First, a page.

TikTok, founded in 2016, has its own set of anti-bullying initiatives, including the ability to delete comments, make videos private, control who may comment on your posts, and block individuals. TikTok also allows users to report bullying or harassment on another individual’s behalf.
In September 2018, Twitter announced an expansion of its harassment policy that bans “content that dehumanizes others based on their membership in an identifiable group, even when the material does not include a direct target.”
“In 2018, we made more than 70 changes to our product, policies and processes to build a healthier Twitter,” Raki Wane, a Twitter spokeswoman, told MarketWatch. Twitter, which was launched in 2016 and now has 330 million monthly users, has received criticism for allowing hate speech and bullying on its site. But experts say it’s hard to contain once the problem has become so widespread.
An automated system will prompt Instagram bullies to think twice
In an ideal world, a bully would be asked if he or she was sure about making a nasty comment and would have a light-bulb moment and see the error of their ways. Real life, however, is rarely that simple. Instagram recognizes that it must do something about bullying, Bauman said, “but it’s so complicated.”
Still, anti-bullying advocates are hopeful. “I was very pleased to see what Instagram is doing. Others have tried to stop bullying but haven’t been successful,” Ross Ellis, the CEO of national anti-bullying organization Stomp Out Bullying, told MarketWatch. Ellis noted that a lot of platforms ask teens to report bullying. “The kids do, and then nothing happens,” she said.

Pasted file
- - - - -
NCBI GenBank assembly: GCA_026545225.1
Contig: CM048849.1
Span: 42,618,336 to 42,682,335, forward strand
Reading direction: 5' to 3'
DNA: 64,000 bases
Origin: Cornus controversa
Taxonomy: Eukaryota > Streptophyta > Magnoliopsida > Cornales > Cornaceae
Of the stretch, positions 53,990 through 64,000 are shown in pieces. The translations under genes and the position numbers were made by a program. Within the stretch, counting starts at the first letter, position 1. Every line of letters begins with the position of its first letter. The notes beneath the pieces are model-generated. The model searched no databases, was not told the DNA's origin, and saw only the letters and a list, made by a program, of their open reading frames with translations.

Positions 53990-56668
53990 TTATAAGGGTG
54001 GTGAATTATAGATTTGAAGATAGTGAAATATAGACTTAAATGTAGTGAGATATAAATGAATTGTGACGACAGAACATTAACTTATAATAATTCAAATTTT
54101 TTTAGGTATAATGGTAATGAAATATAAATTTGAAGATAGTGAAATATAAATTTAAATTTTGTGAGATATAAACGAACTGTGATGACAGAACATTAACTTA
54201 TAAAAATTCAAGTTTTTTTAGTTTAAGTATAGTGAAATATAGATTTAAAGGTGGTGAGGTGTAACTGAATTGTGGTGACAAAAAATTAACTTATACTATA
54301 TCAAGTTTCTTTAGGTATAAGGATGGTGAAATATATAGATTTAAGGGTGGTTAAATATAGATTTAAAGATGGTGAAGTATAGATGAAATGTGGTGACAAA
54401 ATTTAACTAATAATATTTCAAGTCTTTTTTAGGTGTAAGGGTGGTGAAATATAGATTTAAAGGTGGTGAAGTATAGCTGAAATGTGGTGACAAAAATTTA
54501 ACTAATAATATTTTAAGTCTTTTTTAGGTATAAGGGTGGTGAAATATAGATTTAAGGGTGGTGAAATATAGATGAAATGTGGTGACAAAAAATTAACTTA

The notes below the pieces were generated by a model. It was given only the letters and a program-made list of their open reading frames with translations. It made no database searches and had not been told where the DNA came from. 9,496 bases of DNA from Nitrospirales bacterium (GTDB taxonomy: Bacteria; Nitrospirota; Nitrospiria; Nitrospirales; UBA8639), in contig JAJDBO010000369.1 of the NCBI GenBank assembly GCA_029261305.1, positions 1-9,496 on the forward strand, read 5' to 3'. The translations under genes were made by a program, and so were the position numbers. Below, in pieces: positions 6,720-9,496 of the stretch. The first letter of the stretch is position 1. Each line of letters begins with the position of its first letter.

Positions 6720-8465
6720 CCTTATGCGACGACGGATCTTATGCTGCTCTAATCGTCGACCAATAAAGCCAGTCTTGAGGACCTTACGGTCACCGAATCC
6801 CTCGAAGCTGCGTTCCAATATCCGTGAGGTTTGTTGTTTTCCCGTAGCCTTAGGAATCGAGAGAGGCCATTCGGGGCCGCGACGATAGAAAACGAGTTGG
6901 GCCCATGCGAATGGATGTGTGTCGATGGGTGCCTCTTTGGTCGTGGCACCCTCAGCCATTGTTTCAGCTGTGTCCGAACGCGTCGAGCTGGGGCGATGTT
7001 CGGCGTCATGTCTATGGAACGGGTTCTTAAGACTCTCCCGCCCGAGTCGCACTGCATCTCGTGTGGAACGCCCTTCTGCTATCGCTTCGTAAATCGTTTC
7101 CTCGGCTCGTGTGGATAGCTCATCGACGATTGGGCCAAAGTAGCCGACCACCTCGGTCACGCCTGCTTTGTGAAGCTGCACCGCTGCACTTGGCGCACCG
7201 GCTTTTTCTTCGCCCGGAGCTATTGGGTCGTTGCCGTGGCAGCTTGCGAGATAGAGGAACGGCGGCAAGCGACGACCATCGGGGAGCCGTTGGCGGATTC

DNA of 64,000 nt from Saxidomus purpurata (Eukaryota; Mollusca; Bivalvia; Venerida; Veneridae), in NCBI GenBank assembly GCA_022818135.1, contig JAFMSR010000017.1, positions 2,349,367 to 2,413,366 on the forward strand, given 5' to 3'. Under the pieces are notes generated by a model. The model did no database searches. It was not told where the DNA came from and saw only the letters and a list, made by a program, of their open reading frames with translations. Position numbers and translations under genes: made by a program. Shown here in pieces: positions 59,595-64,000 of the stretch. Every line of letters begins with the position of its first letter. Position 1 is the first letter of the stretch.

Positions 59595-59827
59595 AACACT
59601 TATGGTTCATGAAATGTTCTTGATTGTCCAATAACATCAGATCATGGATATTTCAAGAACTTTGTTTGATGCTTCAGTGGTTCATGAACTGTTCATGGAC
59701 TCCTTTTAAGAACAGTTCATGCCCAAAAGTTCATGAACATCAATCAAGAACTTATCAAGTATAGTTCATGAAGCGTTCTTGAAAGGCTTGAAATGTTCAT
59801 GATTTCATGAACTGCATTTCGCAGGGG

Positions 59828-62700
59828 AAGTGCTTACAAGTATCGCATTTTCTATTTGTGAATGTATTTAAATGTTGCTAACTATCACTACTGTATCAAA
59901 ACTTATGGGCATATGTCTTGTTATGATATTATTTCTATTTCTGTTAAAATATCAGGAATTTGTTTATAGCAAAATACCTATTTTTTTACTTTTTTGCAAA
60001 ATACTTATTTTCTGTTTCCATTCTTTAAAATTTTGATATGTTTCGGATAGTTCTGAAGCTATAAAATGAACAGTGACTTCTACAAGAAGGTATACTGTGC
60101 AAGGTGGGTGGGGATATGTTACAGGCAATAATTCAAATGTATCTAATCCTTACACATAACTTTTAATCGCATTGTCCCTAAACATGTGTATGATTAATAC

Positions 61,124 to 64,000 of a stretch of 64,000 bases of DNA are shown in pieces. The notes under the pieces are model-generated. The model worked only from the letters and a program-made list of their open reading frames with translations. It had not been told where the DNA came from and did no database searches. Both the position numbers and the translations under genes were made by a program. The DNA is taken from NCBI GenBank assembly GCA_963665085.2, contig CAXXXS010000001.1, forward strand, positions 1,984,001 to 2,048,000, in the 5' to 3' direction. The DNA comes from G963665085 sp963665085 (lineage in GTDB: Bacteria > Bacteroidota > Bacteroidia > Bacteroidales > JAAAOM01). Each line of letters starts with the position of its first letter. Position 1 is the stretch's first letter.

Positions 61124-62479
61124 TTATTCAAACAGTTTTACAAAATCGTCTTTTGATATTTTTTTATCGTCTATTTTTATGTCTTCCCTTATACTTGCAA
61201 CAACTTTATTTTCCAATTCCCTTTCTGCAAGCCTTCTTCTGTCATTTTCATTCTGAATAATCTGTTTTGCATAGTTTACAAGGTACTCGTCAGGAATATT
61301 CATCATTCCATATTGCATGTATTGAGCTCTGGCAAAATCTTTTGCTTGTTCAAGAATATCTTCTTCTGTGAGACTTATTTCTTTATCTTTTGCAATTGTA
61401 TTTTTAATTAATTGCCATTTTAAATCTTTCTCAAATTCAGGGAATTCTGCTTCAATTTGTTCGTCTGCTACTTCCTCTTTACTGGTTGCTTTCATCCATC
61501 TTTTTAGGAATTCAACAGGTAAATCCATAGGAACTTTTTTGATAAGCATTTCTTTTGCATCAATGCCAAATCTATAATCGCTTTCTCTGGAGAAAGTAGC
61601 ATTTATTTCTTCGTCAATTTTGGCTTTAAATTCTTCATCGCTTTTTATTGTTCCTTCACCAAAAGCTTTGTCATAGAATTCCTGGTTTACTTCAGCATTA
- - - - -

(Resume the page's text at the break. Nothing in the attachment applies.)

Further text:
What makes her hopeful about Instagram’s new features is that they require much action from the individuals being bullied. “The comment feature is encouraging because it gives kids food for thought” before the comment goes up, Ellis said.
Bauman said she is pleased Instagram is looking at bullying but isn’t sure its new features will be effective at preventing it. “With the comment feature, if it’s true cyberbullying, kids may think ‘hell yes’ when it asked them if they are sure they want to post,” Bauman said. “I think it could prevent a few comments, but I don’t think it’s likely to have a huge impact.”
For its part, Instagram says it has already seen evidence that its new anti-bullying features are effective at preventing harassment. “From early tests of this feature, we have found that it encourages some people to undo their comment and share something less hurtful once they have had a chance to reflect,” Instagram said in its statement on the feature that warns users against potentially offensive comments.